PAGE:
The story behind the high-end Xeon E7 has been an uninterrupted triumphal march for the past 5 years: Intel's most expensive Xeon beats Oracle servers - which cost a magnitude more -  silly, and offers much better performance per watt/dollar than the massive IBM POWER servers.  Each time a new generation of quad/octal socket Xeons is born, Intel increases the core count, RAS features, and performance per core while charging more for the top SKUs. Each time that price increases is justified, as the total cost of a similar RISC server is a factor more than an Xeon E7 server. From the Intel side, this new generation based upon the Haswell core is no different: more cores (18 vs 15), better RAS, slightly more performance per core and ... higher prices. 

However, before you close this tab of your browser, know that even this high-end market is getting (more) exciting. Yes, Intel is correct in that the market momentum is still very much in favor of themselves and thus x86. 

No less than 98% of the server shipments have been "Intel inside". No less than 92-94% of the four socket and higher servers contain Intel Xeons.  From the revenue side, the RISC based systems are still good for slightly less than 20% of the $49 Billion (per year) server market*.  Oracle still commands about 4% (+/- $2 Billion), but has been in a steady decline. IBM's POWER based servers are good for about 12-15% (including mainframes) or $6-7 Billion depending on who you ask (*).  

It is however not game over (yet?) for IBM. The big news of the past months is that IBM has sold its x86 server division to Lenovo. As a result, Big Blue finally throw its enormous weight behind the homegrown POWER chips. Instead of a confusing and half heartly "we will sell you x86 and Itanium too" message, we now get the "time to switch over to OpenPOWER" message. IBM spent $1 billion to encourage ISVs to port x86-linux applications to the Power Linux platform.  IBM also opened up its hardware: since late 2013, the OpenPower Foundation has been growing quickly with Wistron (ODM), Tyan and Google building hardware on top of the Power chips. The OpenPOWER Foundation now has 113 members, and lots of OpenPower servers are being designed and build. Timothy Green of the Motley fool believes OpenPower will threaten Intel's server hegemony in the largest server market, China.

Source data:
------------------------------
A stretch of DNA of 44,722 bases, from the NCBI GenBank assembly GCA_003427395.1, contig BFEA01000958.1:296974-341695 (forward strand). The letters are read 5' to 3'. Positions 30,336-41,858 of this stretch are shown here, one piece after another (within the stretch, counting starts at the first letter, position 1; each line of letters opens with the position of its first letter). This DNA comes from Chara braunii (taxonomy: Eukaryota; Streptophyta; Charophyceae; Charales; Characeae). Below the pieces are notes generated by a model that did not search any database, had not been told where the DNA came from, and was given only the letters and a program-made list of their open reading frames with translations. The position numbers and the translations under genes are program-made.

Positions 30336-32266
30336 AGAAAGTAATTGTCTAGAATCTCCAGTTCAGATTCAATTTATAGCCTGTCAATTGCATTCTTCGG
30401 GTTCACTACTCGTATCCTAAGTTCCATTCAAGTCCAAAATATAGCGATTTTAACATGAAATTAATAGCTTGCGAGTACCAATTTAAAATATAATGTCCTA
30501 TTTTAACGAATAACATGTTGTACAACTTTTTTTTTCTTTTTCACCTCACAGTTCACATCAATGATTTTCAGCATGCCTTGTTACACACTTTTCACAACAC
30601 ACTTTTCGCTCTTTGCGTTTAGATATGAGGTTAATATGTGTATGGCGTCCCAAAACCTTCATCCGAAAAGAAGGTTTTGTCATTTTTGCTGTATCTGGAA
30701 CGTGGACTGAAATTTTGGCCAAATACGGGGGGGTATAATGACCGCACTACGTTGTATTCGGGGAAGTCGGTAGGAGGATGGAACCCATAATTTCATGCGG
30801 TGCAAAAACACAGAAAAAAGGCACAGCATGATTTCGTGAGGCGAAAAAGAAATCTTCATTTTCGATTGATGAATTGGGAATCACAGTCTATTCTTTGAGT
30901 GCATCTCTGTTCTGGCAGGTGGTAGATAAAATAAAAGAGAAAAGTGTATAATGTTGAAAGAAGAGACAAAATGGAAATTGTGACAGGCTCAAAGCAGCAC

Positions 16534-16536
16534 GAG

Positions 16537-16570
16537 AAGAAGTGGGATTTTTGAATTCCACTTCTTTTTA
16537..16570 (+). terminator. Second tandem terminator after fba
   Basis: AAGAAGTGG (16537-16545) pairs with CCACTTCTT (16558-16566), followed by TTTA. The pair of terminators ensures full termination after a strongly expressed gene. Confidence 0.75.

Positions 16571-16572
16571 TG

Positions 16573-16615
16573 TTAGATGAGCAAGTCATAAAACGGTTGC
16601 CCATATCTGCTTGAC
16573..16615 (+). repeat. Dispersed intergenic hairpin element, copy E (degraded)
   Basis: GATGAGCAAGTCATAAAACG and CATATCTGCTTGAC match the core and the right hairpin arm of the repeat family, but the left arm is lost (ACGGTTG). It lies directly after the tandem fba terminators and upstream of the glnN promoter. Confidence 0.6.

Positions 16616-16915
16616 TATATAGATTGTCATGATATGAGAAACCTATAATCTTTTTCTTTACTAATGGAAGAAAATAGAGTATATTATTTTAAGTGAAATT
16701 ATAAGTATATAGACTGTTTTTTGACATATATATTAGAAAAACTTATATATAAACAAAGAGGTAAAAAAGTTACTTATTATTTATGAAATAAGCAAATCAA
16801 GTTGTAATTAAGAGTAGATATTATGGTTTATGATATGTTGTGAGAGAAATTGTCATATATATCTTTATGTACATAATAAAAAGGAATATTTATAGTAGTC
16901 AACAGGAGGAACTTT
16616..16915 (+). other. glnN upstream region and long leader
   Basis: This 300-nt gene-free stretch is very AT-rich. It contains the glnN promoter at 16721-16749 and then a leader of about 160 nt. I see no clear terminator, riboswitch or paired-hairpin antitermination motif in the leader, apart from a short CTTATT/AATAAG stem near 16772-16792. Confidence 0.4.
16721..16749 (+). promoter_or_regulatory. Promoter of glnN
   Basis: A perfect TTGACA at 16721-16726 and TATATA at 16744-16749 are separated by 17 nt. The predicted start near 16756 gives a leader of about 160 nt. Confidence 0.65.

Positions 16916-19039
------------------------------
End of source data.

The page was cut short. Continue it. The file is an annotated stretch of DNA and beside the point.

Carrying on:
But enough of that. This is Anandtech, and here we quantify claims instead of just rambling about changing markets. What has Intel cooked up and how does it stack up to the competion? Let's find out.

(*) Source: IDC Worldwide Quarterly Server Tracker, 2014Q1, May 2014, Vendor Revenue Share

The New Xeon E7v3
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  • PowerTrumps - Saturday, May 9, 2015 - link

    I'm sure the author will update the article unless this was a Intel cheerleading piece. Reply
  • name99 - Friday, May 8, 2015 - link

    The thing is called E7-8890. Not E7-5890?
    WTF Intel? Is your marketing team populated by utter idiots? Exactly what value is there in not following the same damn numbering scheme that your product line has followed for the past eight years or so?

    Something like that makes the chip look like there's a whole lot of "but this one goes up to 11" thinking going on at Intel...
    Reply
  • name99 - Friday, May 8, 2015 - link

    OK, I get it. The first number indicates the number of glueless chips, not the micro-architecture generation. Instead we do that (apparently) with a v2 or v3 suffix.
    I still claim this is totally idiotic. Far more sensible would be to use the same scheme as the other Intel processors, and use a suffix like S2, S4, S8 to show the glueless SMP capabilities.
    Reply
  • ZeDestructor - Friday, May 8, 2015 - link

    They've been using this convention since Westmere-EX actually, at which point they ditched their old convention of a prefix letter for power tier, followed by one digit for performance/scalability tier, followed by another digit for generation then the rest for individual models. Now we have 2xxx for dual socket, 4xxx for quad socket and 8xxx for 8+ sockets, and E3/E5/E7 for the scalability tier. I'm fine with either, though I have a slight preference for the current naming scheme because the generation is no longer mixed into the main model number. Reply
  • Morawka - Saturday, May 9, 2015 - link

    man the power 8 is a beefy cpu... all that cache, you'd think it would walk all over intel.. but intel's superior cpu design wins Reply
  • PowerTrumps - Saturday, May 9, 2015 - link

    please explain Reply
  • tsk2k - Saturday, May 9, 2015 - link

    Where are the gaming benchmarks? Reply
  • JohanAnandtech - Saturday, May 9, 2015 - link

    Is there still a game with software rendering? :-) Reply
  • Gigaplex - Sunday, May 10, 2015 - link

    Llvmpipe on Linux gives a capable (feature wise) OpenGL implementation on the CPU. Reply
  • Klimax - Saturday, May 9, 2015 - link

    Don't see POWER getting anywhere with that kind of TDP. There will be dearth of datacenters and other hosting locations retooling for such thing. And I suspect not many will even then take it as cooling and power costs will be damn too high.

    Problem is, IBM can't go lower with TDP as architecture features enabling such performance are directly responsible for such TDP. (Just L1 consumes 2W to keep few cycles latency at high frequency)
    Reply

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